Customer Experience Success Story at AT&T

Customers view service relative to their expectations. 

  • Good service meets expectations.

  • Poor service falls short of expectations.

  • Outstanding service exceeds expectations.

Here’s an email I received from my friend Larry. He expected to receive poor service from AT&T, but was pleasantly surprised in several ways.

Hey Jeff,

I wanted to share a GREAT customer service experience with you.

While I was out of town this weekend there was a power outage and I thought I lost my internet modem. I have not always had the best of luck when dealing with AT&T and am quick to say it. But I want to also be quick to point out my good experience.

First, I went to the local store. I got there about 15 min before they opened at noon. The parking lot was packed and there was a line at the door. 

When the door opened at noon, it was an amazing sight…there were a ton of employees inside and everyone who came in the door was immediately greeted and helped. No waiting at all. This caught my attention in a positive way.

I was met by a young lady who took me to a table and I explained my problem. We trouble shot the modem and immediately determined that it wasn’t the modem, but the power cord. We got the cord from another new piece of equipment and everything worked just fine. 

A power supply costs $10. A new modem costs $100. I asked for the $10 option. 

Initially she suggested we order one and I could have it come to my house or to the store and pick it up. She was unable to find the part # for the cord, and went to ask for help finding it. 

After a few minutes, she came back and I asked if there was a cord in the store I could borrow or rent for a few days until it arrived. She didn’t object and tried to order the cord for me. After another couple minutes, she just took my broken power cord and replaced it with the working one from the new modem box without charging me and said they will fix it on their side because she could not order a new one.

This is a great example of a front line employee taking the initiative and going above and beyond to FIX a customer issue. Instead of being without internet for several days or having to unnecessarily purchase a new piece of equipment. I was out of service for a couple hours and left a very satisfied customer who wanted to share that experience.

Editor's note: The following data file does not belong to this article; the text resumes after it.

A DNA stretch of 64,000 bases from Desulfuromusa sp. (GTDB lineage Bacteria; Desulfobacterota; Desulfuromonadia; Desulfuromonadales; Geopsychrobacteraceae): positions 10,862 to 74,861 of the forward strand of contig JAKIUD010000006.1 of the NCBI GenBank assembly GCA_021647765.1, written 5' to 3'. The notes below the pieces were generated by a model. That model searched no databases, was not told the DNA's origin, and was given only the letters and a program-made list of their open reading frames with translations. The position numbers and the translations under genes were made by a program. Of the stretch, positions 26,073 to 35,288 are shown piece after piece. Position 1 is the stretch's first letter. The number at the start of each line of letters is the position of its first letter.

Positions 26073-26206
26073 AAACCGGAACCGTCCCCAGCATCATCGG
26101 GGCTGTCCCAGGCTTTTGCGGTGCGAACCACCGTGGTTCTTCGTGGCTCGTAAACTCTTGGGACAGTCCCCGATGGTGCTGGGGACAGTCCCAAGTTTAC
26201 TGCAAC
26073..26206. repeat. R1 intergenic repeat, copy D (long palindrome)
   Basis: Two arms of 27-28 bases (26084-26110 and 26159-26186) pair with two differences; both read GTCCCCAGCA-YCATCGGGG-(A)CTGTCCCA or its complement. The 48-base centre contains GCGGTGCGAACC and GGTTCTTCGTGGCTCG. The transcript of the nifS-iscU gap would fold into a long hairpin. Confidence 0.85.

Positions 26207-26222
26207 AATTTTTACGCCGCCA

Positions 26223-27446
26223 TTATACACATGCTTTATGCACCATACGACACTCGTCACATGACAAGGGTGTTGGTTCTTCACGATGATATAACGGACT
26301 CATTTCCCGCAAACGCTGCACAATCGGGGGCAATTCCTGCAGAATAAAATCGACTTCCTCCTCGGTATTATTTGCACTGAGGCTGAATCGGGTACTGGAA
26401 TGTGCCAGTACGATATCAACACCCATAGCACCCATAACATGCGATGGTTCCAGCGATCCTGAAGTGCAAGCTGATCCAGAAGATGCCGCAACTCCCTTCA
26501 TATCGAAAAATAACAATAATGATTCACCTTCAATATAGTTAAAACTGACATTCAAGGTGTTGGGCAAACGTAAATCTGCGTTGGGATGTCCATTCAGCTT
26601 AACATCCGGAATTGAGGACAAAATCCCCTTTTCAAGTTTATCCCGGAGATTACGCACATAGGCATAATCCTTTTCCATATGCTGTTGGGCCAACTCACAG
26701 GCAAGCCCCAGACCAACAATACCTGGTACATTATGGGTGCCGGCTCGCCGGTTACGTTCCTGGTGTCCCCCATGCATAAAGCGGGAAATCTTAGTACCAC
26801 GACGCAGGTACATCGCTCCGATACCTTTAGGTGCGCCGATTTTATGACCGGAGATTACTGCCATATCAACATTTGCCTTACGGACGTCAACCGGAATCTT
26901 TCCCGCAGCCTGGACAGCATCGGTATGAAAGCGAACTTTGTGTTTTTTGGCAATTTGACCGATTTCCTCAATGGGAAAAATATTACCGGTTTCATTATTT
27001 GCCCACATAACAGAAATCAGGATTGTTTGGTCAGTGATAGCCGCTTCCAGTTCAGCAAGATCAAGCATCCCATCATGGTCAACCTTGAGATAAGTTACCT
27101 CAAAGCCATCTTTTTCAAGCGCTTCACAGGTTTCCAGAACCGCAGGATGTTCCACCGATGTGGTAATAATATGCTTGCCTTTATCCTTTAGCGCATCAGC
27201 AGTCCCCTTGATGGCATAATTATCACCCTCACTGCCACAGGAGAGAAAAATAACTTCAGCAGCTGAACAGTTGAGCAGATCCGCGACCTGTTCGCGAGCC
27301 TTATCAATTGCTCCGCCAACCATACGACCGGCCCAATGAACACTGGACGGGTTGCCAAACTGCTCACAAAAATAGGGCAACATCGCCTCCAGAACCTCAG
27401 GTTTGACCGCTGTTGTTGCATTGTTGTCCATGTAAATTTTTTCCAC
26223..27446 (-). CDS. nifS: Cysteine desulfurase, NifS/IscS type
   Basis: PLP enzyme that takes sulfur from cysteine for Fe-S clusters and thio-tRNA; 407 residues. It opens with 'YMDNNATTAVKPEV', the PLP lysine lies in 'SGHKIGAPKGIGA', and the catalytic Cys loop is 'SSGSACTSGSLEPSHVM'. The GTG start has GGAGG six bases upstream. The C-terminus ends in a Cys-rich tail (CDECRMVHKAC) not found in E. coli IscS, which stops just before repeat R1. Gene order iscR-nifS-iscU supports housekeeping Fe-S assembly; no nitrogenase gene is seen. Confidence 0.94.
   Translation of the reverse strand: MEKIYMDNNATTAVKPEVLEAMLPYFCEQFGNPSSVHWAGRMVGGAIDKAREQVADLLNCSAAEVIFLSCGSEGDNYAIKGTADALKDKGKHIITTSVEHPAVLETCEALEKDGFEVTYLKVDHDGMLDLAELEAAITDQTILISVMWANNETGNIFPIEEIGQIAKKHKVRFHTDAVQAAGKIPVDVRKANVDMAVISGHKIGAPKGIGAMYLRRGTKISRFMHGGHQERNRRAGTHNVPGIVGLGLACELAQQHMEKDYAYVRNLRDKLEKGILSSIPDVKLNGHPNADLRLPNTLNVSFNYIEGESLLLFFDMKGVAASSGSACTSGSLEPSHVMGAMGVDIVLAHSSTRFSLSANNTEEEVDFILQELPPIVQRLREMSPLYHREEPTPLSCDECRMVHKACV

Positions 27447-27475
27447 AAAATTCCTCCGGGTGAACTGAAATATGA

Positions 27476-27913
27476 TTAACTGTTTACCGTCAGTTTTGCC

I am also sharing this on FB.

~ Larry

Notice how expectations played a role in Larry’s experience.

Larry’s initially low expectations made it easier for him to be pleasantly surprised by good service.

He was worried about wait times when he saw the large crowd. Excellent staffing levels allowed Larry to receive service much faster than he expected. 

Larry expected to pay for the repair. The associate took the initiative to find a solution she was empowered to deliver and gave Larry a replacement power cord at no charge.

These pleasant surprises prompted Larry to share his experience with AT&T on Facebook and with me. It all came down to one customer, at one store, served by one associate.

AT&T promises smart, friendly, and fast service at their AT&T stores. It sounds like they delivered.

The roof, the roof, the roof has been postponed...

A couple weeks ago I wrote about the difficulty I was having finding a roofer. By the end of the 'story' I settled on the company I call 'Roofer D' because he seemed to be moderately reliable. That was then...

Signs of Trouble

Roofer D emailed a contract to me shortly after I confirmed I wanted to move forward with his company. I signed the contract and emailed it back but then noticed a second email in my inbox. This email was asking for a 10% deposit to initiate the job, even though the contract stated the terms were full payment on completion. Perhaps this was a minor oversight, so I allowed Roofer D to revise the contract. The new contract included a 10% deposit, 50% upon delivery of materials and setting up the scaffolding, and the balance upon completion. I wasn't happy with these changing expectations, but I was eager to move forward so I signed.

Rain Delay

We set a start date for February 27, but there were heavy rains the week before, so I got a call from Roofer D on February 26 asking to postpone the job until March 5. I appreciated the call and I had told him beforehand that it wasn't a big emergency so I agreed to the new start date. Then, on February 27, I got another call from him, this time asking to extend the date until March 12. "OK," I said, "but this has to be the date." He agreed the date wouldn't change again.

Lessons Learned

I had low expectations going in, not having heard too many good stories about customer service from roofers. In this case, it's been all about simple expectations that haven't quite been met. I'll reserve judgement until the job is completed, but I wonder if Roofer D realizes the impact this job may have on future business. Consider the following ways I might promote and refer Roofer D or proclaim his ineptitude and poor business dealings, all dependant on how this story turns out.

  • I do have a blog, and up to 3 people read it each and every week. I'm planning to name Roofer D upon completion of the job. One of you three people may have a roof of your own that needs help someday.
  • There are all sorts of websites where you can provide feedback on local services like this, including Kudzu and ImproveNet.
  • I have friends with roofs too. (For some reason, my friends aren't among the 3 people who read my blog. Ouch.) We often give each other referrals on these types of services.